BMS Professional & Financial Services Director, Phil Murphy, discusses how significant data protection is to the healthcare industry:

Healthcare providers face rising costs and pressures from politicians to cut budgets, while at the same time they are waking up to the significant cost a data breach can have on their business and reputation.

The healthcare industry currently collects and stores massive amounts of private data, from a wide range of individuals, including credit card numbers and social security numbers. This can include details belonging to government officials, politicians and celebrities. This data is easily lost or stolen by individuals seeking to gain financial advancement through the use of this data. This means the healthcare industry now sees this as an additional exposure that needs to be considered when looking at an insurance programme.

It is very much a growing problem. After a few high-profile incidents of breaches publicised in the media and the resultant cost of those profile breaches to the healthcare industry –  has had a massive impact on bottom line revenues.

Hospitals are places where data is often at risk. The physicians within the hospital systems generally use laptops or handheld data palm readers which store a lot of data. They are very easy to lose, and sadly with the laws in the US, once you have lost something like this, you have to then involve the regulators and everyone else in making sure that the data breaches are communicated to the public and that credit monitoring and various steps are put in place to ensure that the data is protected and that affected individuals are recompensed for it.

With the HITECH law that has just been introduced, there are very severe regulatory sanctions and penalties that can be imposed for loss of data. They can fine you up to $25,000 per patient record, plus an additional $100 per day for every individual affected that it goes unreported.

On top of that, there is the reputational risk and harm that you can do to your own goodwill by the loss of data. The attendant crisis management costs associated with that can be quite staggering.

Overall, the need for the insurance industry to offer protection to the healthcare industry in case of a data breach or loss has never been more prominent and it takes the right kind of broker to provide tailored products that will amply cover all areas of potential loss.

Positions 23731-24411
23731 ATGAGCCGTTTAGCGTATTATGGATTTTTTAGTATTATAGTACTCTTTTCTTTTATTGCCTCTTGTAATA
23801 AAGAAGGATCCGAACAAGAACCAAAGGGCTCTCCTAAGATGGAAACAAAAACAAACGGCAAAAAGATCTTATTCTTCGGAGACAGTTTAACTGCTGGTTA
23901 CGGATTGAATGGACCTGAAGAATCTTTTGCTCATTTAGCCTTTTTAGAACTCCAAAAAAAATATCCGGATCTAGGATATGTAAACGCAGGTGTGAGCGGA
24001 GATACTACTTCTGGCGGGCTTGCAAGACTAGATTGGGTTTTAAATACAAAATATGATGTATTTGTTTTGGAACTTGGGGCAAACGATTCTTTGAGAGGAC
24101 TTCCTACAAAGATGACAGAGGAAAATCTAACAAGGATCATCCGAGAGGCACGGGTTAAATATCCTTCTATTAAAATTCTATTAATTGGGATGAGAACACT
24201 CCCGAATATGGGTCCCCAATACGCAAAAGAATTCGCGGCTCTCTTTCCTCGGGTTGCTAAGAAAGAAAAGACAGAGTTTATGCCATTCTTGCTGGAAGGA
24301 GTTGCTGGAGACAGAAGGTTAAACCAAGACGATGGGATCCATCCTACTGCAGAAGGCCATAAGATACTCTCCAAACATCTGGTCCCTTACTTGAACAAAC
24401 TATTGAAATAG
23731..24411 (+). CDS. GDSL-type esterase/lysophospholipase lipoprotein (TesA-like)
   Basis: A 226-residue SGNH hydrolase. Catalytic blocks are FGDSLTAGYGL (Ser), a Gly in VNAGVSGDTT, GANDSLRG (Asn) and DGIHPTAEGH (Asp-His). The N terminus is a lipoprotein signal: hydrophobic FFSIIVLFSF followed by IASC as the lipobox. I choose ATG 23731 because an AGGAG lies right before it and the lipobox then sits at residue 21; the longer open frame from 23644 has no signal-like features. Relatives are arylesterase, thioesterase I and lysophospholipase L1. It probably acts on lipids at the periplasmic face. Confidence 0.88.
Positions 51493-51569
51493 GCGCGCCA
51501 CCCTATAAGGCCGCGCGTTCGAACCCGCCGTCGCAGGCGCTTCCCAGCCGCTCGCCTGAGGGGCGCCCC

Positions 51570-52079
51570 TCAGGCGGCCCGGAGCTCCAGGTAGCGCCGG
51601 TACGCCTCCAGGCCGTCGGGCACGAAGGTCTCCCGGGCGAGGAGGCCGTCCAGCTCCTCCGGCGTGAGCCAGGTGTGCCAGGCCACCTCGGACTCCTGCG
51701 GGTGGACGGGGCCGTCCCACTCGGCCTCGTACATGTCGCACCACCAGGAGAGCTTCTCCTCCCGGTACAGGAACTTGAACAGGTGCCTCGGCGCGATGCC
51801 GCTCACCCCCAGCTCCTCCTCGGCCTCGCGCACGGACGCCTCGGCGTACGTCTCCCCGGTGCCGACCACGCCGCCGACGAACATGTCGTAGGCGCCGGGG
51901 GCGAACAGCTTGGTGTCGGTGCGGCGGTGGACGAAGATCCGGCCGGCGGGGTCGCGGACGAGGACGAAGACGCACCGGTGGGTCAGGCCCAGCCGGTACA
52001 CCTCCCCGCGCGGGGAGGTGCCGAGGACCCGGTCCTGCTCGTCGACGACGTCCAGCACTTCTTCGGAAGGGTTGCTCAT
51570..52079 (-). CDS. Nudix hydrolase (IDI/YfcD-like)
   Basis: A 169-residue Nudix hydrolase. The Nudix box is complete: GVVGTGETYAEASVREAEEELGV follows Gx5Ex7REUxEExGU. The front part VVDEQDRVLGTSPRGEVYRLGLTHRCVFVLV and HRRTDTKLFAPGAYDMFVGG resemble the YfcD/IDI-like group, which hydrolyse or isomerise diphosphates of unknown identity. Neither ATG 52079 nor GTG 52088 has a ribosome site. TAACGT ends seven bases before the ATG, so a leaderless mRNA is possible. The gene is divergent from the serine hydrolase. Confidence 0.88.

Click here to access the full BMS Intangible Asset Protection site and Phil Murphy’s Video discussing Data Protection & the Healthcare Industry.

China’s Cyberwar Skills

Rupert Alabaster, Director BMS Professional & Financial Servicesresponds with his thoughts following  the  US report on China’s cyberwar skills, a risk to military  – profiled by BBC News, 8 March 2012. Rupert will be establishing a regular blog on the themes of Cyber Risk, Intangible assets and the insurance market.

There is more and more talk of the next confrontation being fought in cyberspace rather than with soldiers. Certainly, there is a concern that key infrastructure from utilities and government through to emergency-responder networks and banking systems maybe targeted.

And it will not obviously be one nation state versus another, at least on the surface. Rather all sorts of cyber groups may be at work infiltrating systems, manipulating, stealing and changing data.

As more and more companies become aware that it is not just a lone hacker sitting in their bedroom that could be interested in what is on their servers, there is a much heightened focus on cyber security. In turn, risk managers are being asked to buy cyber insurance as protection against security breaches. But – and it is a big but – cyber insurance policies are not all the same and few, if any, are specifically designed to protect against a coordinated attack on behalf of a State.

The problem is that most cyber policies carry a version of the traditional War/Terrorism exclusion. They vary in their language but generally the intent is not to cover coordinated State or politically motivated attacks. And with the US declaring that State coordinated cyber attacks could constitute an act of war (BBC News, 1 June 2011) you can bet that underwriters will look closely at this exclusion in the event of a big claim.

Cyber is not only the new front for war and criminal activity, it is also at the vanguard of new risks being identified and insurances designed. It is early days and the present crop of coverages have a long way to go before risk managers can sleep easy at night.